It seems that there is more anti-science and misinformation in the media, which probably trickles down to our students. How can we better train our students to be more resistive to this?
The problem goes beyond just misinformation about science, and extends to misinformation about just about any topic someone might what to read about. The most important thing I think we can teach is to get people – student’s and everyone else – to consistently ask; what are the sources, what is the evidence, and (if you can’t validate the source or evidence) is there a self-serving reason the author may be saying what they’re saying? Learning that click-bate means income, and that facts that have a negative economic impact may get suppressed are important lessons we all need to take to heart.
Should schools be trying to teach every kid physics or should they instead divert resources into the few that might have the potential to contribute?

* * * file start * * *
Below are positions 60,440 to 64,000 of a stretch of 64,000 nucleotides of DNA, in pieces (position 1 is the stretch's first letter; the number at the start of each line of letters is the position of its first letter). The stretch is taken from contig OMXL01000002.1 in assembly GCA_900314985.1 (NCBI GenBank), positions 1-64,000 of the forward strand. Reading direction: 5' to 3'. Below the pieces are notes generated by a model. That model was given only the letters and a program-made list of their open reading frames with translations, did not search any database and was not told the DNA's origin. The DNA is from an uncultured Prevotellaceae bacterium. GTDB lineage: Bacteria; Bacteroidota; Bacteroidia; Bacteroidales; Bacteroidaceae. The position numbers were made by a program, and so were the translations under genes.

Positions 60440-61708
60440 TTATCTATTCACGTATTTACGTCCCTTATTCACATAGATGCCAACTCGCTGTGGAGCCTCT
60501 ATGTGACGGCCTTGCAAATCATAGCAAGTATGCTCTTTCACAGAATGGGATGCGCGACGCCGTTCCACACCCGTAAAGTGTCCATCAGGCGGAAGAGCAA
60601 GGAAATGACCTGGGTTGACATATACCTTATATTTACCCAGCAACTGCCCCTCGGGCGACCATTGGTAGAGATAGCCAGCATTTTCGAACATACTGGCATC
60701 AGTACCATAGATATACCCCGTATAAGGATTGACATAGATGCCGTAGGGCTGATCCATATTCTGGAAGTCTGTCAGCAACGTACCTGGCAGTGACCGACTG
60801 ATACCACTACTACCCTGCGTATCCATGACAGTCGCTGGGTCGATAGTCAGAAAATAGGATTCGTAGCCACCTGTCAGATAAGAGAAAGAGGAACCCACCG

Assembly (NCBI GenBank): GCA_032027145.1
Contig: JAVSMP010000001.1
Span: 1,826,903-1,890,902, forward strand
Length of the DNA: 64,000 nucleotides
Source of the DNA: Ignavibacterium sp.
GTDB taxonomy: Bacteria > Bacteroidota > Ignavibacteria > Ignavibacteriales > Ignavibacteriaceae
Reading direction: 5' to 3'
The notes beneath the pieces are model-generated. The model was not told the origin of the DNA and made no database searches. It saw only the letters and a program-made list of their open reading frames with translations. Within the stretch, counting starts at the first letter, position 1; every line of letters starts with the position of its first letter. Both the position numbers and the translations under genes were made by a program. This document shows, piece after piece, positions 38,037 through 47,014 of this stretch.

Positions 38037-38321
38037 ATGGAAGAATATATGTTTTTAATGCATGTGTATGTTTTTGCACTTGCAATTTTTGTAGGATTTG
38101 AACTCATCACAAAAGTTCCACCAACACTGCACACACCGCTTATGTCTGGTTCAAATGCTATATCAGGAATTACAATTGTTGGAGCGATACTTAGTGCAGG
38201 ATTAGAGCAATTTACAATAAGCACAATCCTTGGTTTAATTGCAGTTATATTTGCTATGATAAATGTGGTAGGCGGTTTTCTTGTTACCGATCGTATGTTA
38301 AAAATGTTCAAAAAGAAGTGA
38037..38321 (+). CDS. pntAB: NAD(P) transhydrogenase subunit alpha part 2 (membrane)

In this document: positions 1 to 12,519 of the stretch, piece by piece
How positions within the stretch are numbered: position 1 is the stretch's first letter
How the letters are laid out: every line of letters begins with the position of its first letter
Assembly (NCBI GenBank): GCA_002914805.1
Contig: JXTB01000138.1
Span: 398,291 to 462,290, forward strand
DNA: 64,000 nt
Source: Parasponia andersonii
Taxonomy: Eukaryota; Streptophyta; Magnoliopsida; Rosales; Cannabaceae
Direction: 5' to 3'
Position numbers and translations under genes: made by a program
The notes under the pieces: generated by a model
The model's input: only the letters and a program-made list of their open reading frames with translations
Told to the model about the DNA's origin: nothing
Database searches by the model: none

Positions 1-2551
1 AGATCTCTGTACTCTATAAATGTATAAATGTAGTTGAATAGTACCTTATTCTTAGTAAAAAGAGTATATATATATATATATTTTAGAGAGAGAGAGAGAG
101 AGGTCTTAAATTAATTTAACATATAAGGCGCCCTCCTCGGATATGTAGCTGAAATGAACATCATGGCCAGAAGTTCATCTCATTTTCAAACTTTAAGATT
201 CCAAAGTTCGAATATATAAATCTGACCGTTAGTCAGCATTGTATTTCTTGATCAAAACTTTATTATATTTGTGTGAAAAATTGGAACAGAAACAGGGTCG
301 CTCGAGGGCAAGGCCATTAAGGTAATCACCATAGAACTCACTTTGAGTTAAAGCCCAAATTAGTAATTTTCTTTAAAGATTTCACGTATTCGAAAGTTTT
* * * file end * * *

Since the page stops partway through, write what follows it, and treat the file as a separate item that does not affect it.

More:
I am a fan of the Physics First curriculum. A lot of physics is extremely practical and will help people across their lives. Physics also teaches basic problem solving skills. As a home owner, I use physics constantly. Physics makes everything from working on home electrical circuits, to removing a stump (with a lever) easier to do. The key is, we need to teach physics as useful skills, and not as a bunch of esoteric concepts.
Which challenges do you face in science popularization and how can we improve science popularization?